Most people we talked to share a general view that they did not want invasive treatment, and did not want to prolong life artificially, but did want the best possible palliative care to ensure they were as peaceful and comfortable as possible. However, each person has their own definition of what they mean by 'invasive' or 'artificial'. For example, some felt strongly they would not want any kind of ventilation, whereas others would consider non-invasive ventilation but not invasive ventilation. Some saw a  feeding tube into the stomach)as invasive, others did not. (See 'Feeding tubes (PEGs, RIGs, PIGs) and ventilation'). Some people felt it was important to remember that you can set out clearly what treatments you do want, not just what you don't want, and that you can always change your mind. Several people saw an ADRT as a kind of 'back-up' or insurance, just in case there were any disagreements about their care, but hoped that it would not be needed and trusted that they and their doctors would agree about what was best.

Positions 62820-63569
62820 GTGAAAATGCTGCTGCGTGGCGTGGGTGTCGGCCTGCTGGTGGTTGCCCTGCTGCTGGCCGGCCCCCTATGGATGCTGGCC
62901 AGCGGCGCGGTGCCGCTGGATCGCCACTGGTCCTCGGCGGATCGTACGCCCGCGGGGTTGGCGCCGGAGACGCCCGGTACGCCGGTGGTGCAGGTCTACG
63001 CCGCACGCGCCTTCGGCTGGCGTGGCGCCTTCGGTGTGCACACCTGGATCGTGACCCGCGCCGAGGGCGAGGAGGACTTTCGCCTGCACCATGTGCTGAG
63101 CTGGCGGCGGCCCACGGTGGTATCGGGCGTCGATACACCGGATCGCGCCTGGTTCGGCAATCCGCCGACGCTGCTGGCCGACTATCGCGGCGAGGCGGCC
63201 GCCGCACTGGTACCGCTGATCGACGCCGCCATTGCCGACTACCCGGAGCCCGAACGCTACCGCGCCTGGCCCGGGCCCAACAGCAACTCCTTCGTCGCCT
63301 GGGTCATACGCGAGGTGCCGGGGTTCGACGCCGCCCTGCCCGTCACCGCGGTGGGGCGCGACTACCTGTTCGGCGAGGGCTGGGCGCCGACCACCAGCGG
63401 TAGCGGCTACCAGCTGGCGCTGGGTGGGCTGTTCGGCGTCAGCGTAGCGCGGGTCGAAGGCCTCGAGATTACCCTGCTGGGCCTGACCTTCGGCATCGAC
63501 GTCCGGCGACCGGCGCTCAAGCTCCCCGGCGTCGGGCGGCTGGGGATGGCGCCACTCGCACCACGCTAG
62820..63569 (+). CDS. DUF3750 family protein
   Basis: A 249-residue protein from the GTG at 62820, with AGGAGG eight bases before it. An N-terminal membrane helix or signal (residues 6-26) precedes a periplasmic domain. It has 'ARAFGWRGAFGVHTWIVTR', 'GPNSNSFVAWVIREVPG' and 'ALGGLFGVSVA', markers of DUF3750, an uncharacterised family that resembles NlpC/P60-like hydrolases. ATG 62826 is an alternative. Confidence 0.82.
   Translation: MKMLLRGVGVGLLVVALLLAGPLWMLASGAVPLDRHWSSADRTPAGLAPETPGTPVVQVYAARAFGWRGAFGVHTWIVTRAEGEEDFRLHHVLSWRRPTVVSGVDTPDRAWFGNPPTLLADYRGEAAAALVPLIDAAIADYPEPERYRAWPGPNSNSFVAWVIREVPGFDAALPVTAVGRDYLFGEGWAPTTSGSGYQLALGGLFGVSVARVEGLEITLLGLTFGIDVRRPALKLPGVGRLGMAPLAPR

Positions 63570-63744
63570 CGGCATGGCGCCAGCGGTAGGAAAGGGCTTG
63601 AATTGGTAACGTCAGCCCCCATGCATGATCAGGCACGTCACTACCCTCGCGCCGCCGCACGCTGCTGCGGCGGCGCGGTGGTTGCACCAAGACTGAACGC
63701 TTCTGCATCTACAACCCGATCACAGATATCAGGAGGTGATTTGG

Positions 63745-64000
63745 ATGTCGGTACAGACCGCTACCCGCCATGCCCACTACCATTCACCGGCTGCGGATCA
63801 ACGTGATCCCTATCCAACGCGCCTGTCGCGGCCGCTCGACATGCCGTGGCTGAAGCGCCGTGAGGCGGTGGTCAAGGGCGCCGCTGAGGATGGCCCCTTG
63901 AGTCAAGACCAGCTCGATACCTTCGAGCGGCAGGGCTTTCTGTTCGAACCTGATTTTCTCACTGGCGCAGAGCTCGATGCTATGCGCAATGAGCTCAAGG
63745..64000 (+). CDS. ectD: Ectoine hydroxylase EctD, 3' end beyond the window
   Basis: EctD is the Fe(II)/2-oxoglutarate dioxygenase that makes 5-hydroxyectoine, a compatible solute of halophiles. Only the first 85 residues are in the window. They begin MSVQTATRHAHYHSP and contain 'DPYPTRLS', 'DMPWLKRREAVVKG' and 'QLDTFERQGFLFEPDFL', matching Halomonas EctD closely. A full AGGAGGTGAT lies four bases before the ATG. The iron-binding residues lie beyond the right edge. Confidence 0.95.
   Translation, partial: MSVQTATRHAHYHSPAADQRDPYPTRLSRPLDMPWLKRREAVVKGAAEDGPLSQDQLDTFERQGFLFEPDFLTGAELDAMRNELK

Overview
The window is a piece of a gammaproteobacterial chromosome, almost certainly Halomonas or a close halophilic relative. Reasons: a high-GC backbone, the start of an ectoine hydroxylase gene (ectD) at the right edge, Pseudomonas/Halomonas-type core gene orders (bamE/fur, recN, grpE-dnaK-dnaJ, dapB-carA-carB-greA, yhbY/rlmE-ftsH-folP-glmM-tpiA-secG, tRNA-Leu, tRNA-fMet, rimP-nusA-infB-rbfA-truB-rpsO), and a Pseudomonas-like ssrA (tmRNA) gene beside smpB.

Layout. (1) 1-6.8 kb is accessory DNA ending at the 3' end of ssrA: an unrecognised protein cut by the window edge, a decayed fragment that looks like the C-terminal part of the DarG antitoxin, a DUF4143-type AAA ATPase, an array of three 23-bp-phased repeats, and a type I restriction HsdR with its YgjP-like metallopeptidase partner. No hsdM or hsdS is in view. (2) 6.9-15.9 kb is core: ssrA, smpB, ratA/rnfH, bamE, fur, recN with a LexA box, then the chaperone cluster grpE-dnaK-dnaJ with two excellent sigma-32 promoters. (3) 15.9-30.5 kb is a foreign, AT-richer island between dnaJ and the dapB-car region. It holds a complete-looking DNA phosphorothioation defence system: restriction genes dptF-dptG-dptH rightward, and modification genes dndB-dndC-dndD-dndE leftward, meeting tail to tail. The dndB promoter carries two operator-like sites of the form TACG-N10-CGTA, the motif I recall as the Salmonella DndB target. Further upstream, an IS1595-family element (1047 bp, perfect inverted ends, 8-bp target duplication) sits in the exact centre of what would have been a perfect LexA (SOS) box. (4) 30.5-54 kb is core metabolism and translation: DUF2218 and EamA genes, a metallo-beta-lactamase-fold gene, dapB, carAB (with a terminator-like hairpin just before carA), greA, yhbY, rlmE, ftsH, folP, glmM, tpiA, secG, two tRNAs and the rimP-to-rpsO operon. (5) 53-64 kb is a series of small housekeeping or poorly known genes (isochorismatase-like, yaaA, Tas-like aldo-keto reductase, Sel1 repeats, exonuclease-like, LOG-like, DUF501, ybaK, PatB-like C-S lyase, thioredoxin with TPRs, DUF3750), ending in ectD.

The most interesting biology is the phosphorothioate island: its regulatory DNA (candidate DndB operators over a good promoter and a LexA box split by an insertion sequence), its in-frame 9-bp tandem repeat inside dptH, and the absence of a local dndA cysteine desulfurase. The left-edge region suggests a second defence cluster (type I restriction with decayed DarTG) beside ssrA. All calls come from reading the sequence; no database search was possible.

A few worried that if they wrote a ADRT it might be difficult to change their minds. In fact this should not be a concern. People do not have to decide in advance about every treatment in order to write a ADRT, and can specify only the things they feel sure about. They can change their ADRT at any stage. For example one man had stated in his that he did not want resuscitation, but had left decisions about ventilation open. 

“Do I want respiration? I don't know. I'll make my mind up when the time comes. You know, it depends on quality of life.”

UK law does not allow assisted death and a ADRT cannot be used to request this.The MND Association publication, End of life: a guide for people with motor neurone disease, provides clear guidance on how an ADRT can be used.

Information about end of life decisions is available on the MND Association's website. Other resources include a guide called Caring and MND: support for you, which supports carers on a variety of subjects, such as respite care.

Different attitudes to assisted dying and thoughts about death more generally are explored further in 'Thoughts about death, dying and bereavement'.

Last reviewed August 2017.
Last updated
August 2017.